Polyacrylamides in Irrigated Agriculture
Land & Water Australia. 2008. Polyacrylamides in Irrigated Agriculture. [Online] (Updated June 7th, 2012)
Available at: http://lwa.gov.au/node/1200 [Accessed Thursday 24th of October 2013 02:49:07 PM ].
Polyacrylamide (PAM) has been sold in the United States since 1995 for reducing irrigation-induced erosion and enhancing infiltration. PAM’s soil stabilizing and flocculating properties have also substantially improved runoff water quality by reducing sediments, N, ortho and total P, COD, pesticides, weed seeds, and microorganisms in runoff.
The first series of practical field tests of PAM was conducted in the U.S. in 1991. Chemical companies, working with “early adopter” farmers, began farm testing of PAM in 1997 in Australia. Australian farmer results have been mixed because of lack of familiarity with PAM chemical and physical attributes, lack of research focused on Australian conditions and a resulting lack of support capability from extension or other public conservation or water management infrastructure. PAM has chemical and physical properties that impart a steeper learning curve than most other typical agricultural chemicals. Nonetheless, in Australian tests of PAM, sediment, nutrients, and pesticide reductions exceeded levels achieved by traditional conservation farming methods (Waters et al., 1999a,b).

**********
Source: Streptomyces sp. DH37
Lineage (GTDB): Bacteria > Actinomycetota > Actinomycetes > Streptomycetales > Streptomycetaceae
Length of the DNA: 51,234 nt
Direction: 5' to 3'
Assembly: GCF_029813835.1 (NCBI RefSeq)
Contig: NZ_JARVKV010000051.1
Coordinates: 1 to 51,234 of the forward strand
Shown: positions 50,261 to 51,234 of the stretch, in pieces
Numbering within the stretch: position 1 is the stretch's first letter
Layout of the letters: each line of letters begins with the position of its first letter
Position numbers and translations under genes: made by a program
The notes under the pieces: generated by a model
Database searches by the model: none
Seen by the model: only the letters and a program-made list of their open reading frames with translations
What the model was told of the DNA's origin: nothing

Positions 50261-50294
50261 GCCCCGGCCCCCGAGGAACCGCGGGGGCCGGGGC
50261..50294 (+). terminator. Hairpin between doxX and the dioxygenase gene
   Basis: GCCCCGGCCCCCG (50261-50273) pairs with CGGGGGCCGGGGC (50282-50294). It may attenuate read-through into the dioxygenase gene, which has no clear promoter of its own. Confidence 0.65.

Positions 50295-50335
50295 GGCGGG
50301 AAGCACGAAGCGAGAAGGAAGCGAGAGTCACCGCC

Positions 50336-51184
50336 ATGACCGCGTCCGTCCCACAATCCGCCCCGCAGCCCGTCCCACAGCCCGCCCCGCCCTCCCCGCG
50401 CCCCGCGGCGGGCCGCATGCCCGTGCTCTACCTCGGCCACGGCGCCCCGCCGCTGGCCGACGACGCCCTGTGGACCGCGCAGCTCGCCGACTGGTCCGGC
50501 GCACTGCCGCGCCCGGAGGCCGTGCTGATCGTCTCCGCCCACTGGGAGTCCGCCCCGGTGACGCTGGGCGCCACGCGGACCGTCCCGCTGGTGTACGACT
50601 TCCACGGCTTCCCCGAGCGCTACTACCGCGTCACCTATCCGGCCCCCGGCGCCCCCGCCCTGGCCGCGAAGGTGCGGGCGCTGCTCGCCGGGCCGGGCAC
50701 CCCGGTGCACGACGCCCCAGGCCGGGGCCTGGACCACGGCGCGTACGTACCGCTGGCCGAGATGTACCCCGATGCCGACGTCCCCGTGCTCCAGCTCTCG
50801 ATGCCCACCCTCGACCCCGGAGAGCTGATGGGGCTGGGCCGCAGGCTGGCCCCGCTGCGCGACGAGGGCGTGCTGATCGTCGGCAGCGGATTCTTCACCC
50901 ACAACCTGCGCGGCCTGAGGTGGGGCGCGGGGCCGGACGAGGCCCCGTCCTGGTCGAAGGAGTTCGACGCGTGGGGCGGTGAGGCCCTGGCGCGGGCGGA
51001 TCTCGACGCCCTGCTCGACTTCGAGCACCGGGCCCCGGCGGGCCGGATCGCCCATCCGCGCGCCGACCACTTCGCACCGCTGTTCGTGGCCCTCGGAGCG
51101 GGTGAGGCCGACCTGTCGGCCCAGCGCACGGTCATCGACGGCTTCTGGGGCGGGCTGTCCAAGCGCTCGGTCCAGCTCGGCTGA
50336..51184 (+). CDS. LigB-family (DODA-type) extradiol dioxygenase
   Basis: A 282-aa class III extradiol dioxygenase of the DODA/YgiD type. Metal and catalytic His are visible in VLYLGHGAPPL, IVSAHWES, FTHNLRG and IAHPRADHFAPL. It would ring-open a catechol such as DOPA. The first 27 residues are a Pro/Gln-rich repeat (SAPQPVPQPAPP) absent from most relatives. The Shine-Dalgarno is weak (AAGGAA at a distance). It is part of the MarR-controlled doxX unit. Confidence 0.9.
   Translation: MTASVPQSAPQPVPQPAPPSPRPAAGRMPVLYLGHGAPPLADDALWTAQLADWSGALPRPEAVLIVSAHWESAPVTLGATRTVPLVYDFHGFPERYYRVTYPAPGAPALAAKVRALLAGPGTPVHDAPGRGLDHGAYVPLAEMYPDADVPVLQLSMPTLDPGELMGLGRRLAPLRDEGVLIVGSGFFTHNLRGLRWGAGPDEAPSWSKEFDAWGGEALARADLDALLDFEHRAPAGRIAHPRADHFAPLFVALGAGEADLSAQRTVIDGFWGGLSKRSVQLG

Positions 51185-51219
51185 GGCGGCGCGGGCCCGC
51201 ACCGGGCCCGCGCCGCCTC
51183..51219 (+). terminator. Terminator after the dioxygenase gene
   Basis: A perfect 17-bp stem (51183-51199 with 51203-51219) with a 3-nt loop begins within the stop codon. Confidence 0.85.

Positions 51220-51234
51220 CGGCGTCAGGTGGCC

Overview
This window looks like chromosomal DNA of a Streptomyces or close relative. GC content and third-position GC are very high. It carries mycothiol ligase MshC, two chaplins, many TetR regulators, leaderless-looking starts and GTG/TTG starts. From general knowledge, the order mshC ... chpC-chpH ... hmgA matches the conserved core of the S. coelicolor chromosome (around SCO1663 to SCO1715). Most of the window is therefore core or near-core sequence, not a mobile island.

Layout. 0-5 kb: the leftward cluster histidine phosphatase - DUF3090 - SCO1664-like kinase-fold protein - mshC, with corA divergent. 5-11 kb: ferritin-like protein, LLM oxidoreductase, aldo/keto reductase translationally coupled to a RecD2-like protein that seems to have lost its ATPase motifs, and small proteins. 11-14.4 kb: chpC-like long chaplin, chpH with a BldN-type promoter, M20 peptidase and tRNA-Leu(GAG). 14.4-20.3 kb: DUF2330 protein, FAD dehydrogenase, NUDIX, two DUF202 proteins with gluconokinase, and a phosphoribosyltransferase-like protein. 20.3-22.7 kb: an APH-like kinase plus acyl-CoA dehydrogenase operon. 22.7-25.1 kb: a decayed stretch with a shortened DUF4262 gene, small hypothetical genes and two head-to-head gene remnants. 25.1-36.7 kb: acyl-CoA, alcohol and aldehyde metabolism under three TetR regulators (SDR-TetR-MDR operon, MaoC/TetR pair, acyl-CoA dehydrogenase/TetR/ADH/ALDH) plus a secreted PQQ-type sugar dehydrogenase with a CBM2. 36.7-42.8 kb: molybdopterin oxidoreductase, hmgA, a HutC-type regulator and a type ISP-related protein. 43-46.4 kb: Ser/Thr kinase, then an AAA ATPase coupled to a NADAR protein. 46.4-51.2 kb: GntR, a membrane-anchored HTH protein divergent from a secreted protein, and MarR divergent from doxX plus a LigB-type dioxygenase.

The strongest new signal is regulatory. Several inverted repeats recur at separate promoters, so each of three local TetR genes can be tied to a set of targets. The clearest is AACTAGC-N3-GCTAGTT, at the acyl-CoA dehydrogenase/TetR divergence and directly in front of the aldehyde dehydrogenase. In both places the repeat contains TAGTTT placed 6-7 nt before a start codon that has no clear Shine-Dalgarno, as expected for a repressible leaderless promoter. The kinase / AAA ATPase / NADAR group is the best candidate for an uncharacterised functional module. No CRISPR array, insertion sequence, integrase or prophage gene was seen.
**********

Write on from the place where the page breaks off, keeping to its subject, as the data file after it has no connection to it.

R E Sojka, A Surapaneni
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